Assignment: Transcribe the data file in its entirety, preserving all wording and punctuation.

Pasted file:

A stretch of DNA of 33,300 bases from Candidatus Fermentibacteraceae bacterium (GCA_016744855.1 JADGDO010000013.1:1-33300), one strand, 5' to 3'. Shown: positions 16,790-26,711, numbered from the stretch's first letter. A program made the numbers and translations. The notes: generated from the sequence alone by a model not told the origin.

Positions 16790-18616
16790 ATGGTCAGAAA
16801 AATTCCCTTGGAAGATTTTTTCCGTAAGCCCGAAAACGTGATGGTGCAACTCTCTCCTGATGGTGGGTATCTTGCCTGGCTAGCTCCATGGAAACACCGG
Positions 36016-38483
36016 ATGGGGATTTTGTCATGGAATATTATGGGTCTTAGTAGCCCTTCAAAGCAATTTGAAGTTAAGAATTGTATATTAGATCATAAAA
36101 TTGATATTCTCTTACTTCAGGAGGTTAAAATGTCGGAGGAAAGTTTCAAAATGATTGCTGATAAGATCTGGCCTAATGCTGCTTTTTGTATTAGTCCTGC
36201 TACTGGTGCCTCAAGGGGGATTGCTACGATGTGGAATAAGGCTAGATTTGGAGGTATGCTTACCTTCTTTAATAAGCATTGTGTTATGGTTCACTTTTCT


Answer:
A stretch of DNA of 33,300 bases from Candidatus Fermentibacteraceae bacterium (GCA_016744855.1 JADGDO010000013.1:1-33300), one strand, 5' to 3'. Shown: positions 16,790-26,711, numbered from the stretch's first letter. A program made the numbers and translations. The notes: generated from the sequence alone by a model not told the origin.

Positions 16790-18616
16790 ATGGTCAGAAA
16801 AATTCCCTTGGAAGATTTTTTCCGTAAGCCCGAAAACGTGATGGTGCAACTCTCTCCTGATGGTGGGTATCTTGCCTGGCTAGCTCCATGGAAACACCGG
Positions 36016-38483
36016 ATGGGGATTTTGTCATGGAATATTATGGGTCTTAGTAGCCCTTCAAAGCAATTTGAAGTTAAGAATTGTATATTAGATCATAAAA
36101 TTGATATTCTCTTACTTCAGGAGGTTAAAATGTCGGAGGAAAGTTTCAAAATGATTGCTGATAAGATCTGGCCTAATGCTGCTTTTTGTATTAGTCCTGC
36201 TACTGGTGCCTCAAGGGGGATTGCTACGATGTGGAATAAGGCTAGATTTGGAGGTATGCTTACCTTCTTTAATAAGCATTGTGTTATGGTTCACTTTTCT